Water Powered Calculator (Original)




About: Hi I'm Angelo! I am a college student taking my engineering majors in BS-EE/ BS-ECE at the DLSU. I use my course as an inspiration for making my current projects! I've been posting projects here ever since I...

This Instructable will show you how to make a very simple water powered calculator.
I built this because there was a time that we forget to buy a supply of AAA, AA, C, D and LR44
battery so I built this. It solve my problems so it might do the same for you too. Check out for more projects by: angelo10.

This is the original version by: angelo10

Please give the credits to me not for your selves. I saw people getting my pictures and telling  others that they made it. Please don't get all the credits!

Proud to be Filipino (pinoy) like Manny Pacquiao.

Step 1: Meterials You Will Need

You will need:
- A Calculator
- Carbon Rod/ Copper Rod
- A 1x1 Inch Aluminum Foil
- A Small Cylindrical Container
- Two 3 Inch Wire
- Multi Purpose Pliers
- Glue Gun

Step 2: Making Some Holes

Use a drill or a pointy object to make some holes located on the bottom and lower side.

Step 3: Adding the Carbon Rod (Positive)

Glue the carbon rod  in place as the positive rod. The carbon rod is from a used AA battery.
Warning: Never open alkaline "it is messy".

Step 4: Adding the Foil (Negative)

Glue the foil in place as the negative plate.

Step 5: Connect the Water 's Wires

Connect the wire of the water battery, and glue it so it won't leak. Positive wire connected to carbon rod while negative is connected to the foil / zinc.

Step 6: Disassembling the Calculator

Disassemble the calculator with a screwdriver.

Step 7: Connect the Water Battery to the Calculator

Connect the water battery to the calculator. The carbon rod is positive while the aluminum is negative. Be sure to disconnect the solar panel.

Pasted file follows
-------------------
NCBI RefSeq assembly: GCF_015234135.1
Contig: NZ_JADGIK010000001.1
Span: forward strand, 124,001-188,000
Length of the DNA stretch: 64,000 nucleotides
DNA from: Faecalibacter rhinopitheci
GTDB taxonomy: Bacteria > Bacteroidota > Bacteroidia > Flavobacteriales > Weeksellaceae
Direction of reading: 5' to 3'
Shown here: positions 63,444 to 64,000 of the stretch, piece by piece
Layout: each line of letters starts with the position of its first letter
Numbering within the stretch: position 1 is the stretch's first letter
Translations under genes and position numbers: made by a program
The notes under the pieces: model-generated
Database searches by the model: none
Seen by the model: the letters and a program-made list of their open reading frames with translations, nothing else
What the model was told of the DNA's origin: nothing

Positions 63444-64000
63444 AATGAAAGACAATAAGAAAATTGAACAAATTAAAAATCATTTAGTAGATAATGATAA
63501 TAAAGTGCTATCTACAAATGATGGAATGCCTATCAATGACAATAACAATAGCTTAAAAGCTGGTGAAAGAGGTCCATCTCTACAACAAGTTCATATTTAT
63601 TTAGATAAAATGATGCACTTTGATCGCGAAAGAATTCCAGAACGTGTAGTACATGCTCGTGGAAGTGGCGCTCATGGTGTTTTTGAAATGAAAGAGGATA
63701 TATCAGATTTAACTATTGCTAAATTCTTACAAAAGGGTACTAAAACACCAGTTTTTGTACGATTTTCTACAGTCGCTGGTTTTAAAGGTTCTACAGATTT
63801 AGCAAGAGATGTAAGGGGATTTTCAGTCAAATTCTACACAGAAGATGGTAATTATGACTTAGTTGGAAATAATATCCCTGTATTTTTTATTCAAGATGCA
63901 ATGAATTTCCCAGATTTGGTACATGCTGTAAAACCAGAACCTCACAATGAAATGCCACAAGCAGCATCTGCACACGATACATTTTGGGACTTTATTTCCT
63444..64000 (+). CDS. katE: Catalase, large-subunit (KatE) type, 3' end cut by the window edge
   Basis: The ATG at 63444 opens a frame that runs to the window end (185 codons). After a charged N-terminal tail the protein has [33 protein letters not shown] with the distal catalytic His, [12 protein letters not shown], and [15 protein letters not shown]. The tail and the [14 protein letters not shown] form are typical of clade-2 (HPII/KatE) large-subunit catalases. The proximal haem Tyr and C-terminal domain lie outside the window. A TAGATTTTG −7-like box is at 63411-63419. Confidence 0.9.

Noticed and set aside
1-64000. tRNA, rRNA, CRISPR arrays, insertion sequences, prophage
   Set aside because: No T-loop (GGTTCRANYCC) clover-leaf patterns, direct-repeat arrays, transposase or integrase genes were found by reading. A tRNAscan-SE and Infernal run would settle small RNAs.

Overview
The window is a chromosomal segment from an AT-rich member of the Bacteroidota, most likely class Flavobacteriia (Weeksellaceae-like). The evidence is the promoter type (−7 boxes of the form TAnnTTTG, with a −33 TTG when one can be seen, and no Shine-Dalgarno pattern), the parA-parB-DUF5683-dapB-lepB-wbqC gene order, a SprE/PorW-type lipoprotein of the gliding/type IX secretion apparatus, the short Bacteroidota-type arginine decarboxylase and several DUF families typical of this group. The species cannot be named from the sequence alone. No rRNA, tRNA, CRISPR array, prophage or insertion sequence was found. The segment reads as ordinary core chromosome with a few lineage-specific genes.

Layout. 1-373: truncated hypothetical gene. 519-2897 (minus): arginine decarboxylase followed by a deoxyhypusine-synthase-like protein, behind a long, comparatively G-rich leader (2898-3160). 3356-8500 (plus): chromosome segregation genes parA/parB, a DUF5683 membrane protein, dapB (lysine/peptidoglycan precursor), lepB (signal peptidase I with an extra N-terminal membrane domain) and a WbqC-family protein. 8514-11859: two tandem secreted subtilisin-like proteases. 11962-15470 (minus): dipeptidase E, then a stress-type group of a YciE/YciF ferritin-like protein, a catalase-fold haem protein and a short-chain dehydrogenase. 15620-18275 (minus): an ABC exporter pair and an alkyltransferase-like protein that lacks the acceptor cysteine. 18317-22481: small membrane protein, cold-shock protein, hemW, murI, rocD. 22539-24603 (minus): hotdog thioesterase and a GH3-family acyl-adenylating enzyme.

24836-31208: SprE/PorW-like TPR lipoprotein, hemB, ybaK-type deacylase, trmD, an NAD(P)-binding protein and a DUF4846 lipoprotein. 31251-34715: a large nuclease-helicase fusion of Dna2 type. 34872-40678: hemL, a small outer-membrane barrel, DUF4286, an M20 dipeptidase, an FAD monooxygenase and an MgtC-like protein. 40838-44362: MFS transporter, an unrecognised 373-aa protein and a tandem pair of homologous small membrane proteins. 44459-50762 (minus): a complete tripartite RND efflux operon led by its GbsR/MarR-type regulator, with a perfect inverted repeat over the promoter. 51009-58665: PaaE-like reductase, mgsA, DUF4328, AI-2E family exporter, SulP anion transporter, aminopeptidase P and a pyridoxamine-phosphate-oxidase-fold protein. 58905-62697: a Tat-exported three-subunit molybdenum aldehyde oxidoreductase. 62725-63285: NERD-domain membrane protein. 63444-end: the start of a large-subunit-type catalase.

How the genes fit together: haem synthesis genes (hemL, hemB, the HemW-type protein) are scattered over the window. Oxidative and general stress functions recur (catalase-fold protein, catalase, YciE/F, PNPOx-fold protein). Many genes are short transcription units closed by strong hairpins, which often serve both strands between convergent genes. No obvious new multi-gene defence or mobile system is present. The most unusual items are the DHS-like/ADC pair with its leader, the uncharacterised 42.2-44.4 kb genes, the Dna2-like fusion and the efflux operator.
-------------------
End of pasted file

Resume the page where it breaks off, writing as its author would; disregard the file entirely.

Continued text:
Step 8: Assemble It Again

Put it back together again.

Step 9: Fill the Water Battery

Liquid Rating:
Water - Good
Water With Salt - Better
Vinegar - Best

Step 10: You Are Done

You are done. You just need to refill it a again after it run-out of power. Adding more water batteries would be better.



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    167 Discussions


    7 years ago on Step 3

    aside from batteries where can you find those cooper rods? pls help im so desperate :( and im from the philippines as well so if you a pls tell me:)

    1 reply

    Reply 7 years ago on Introduction

    It's hard to find one, probably in construction hardwares, they usually call it copper tubing. I made another design of the water battery by only using copper wire and nails. My new version is more efficient, more powerful and uses mor common materials.


    7 years ago on Step 9

    Nice job man! I am just starting to explore electronics at 15 years old, and you are an inspiration for me to keep with it!

    1 reply

    Reply 7 years ago on Step 9

    Thanks! But what ever you do, never give up, specially when you fail. Use your failures as your guide and try and try again, later on you will succeed.


    7 years ago on Introduction

    What an interesting instructable! Thanks for sharing!
    I think you should explaing why it works (scientifically)


    this is marvelous project...!!
    bt u cn do better with carbon n zinc rod using general acids.. :) wel done


    8 years ago on Introduction

    Great tutorial, my first try I had water leaking from everywhere and only a mere .3-.5 volts. Vinegar is NOT the best solution. I have tried and what seems to work best is Lemon Juice and Salt. (water and salt is still better than vinegar). The picture has two batteries in series which add up to a good 1.5 volts. However, for some reason I cannot get a light to turn on. My guess is that voltage reading stabilizes with a circuit, but the bulb cannot stabilize. Might also be the amperage not being high enough.

    2 replies

    Reply 8 years ago on Introduction

    Nice job. I recommend you to clean each carbon rod carefully, there's a lot of manganese sticked on it. Second both metals should not touch. Third if none of this work make 2 more of this in parallel


    Reply 8 years ago on Introduction

    Yeah (:D) try adding a joule thief powering a LED bulb. It should work.


    9 years ago on Introduction

    Innovative. Nicely done! It's sad that teachers don't encourage these projects in school! Every student should know these tricks. 5*


    2 months ago



    Question 1 year ago on Step 7

    what white something that you put in the container near in the rod? Can you explain.

    Can we improve this to generatepower for other devices?for example a TV or a laptop.

    Anirudh Ralhan

    2 years ago

    Absolutely Amazing. You Rock. Made a great use of reverse electrolysis. A big Salute to you.